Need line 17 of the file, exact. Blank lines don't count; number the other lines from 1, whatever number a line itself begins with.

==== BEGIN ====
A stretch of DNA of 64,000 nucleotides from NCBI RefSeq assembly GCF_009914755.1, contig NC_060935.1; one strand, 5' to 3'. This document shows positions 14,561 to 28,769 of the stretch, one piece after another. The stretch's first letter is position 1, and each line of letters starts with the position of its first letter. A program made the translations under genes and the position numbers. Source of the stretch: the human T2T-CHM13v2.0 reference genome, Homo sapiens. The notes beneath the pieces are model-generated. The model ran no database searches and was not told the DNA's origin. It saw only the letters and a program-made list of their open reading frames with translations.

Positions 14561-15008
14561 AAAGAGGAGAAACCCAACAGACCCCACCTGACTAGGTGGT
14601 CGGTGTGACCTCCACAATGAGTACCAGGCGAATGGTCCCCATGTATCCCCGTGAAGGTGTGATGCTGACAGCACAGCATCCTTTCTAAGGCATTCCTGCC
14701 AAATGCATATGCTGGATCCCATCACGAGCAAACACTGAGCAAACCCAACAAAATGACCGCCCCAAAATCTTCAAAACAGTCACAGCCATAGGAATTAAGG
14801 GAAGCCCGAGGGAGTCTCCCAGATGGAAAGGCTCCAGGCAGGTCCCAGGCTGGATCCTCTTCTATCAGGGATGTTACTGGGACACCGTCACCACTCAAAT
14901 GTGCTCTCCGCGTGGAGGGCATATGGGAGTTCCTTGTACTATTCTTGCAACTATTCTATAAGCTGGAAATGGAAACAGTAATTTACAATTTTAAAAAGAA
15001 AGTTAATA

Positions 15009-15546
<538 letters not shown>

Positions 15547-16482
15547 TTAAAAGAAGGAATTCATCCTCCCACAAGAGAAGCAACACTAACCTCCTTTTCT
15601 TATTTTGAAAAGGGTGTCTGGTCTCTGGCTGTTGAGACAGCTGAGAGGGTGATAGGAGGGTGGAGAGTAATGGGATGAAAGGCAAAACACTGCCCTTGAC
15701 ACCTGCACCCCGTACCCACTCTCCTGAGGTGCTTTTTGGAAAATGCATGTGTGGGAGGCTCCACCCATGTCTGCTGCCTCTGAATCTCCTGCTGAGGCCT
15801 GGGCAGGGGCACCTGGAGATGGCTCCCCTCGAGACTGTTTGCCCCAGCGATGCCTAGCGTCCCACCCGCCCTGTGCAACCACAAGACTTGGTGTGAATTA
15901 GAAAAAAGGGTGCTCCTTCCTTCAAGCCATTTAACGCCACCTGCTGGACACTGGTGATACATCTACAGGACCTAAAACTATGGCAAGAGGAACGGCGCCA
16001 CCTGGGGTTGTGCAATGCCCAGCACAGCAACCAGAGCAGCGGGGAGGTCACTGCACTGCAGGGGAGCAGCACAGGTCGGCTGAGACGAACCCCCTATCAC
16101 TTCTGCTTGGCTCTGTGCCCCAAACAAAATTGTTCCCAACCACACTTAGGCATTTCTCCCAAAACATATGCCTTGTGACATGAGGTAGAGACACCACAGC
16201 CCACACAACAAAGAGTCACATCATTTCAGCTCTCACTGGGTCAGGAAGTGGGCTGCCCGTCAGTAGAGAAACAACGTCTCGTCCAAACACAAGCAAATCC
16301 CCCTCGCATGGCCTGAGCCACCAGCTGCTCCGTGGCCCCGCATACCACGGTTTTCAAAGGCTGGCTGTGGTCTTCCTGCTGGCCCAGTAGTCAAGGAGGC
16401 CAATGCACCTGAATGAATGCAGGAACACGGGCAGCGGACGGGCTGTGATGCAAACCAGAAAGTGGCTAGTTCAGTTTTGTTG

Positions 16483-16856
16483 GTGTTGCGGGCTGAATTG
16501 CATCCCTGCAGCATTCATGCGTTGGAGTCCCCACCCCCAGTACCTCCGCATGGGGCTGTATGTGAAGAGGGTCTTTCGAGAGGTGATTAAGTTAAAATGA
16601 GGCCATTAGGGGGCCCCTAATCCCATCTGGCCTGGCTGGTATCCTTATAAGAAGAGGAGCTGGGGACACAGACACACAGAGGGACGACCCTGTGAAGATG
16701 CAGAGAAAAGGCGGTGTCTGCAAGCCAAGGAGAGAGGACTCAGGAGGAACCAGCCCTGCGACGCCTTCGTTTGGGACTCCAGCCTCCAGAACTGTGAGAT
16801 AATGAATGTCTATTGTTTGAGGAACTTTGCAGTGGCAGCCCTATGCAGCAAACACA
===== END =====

16001 CCTGGGGTTGTGCAATGCCCAGCACAGCAACCAGAGCAGCGGGGAGGTCACTGCACTGCAGGGGAGCAGCACAGGTCGGCTGAGACGAACCCCCTATCAC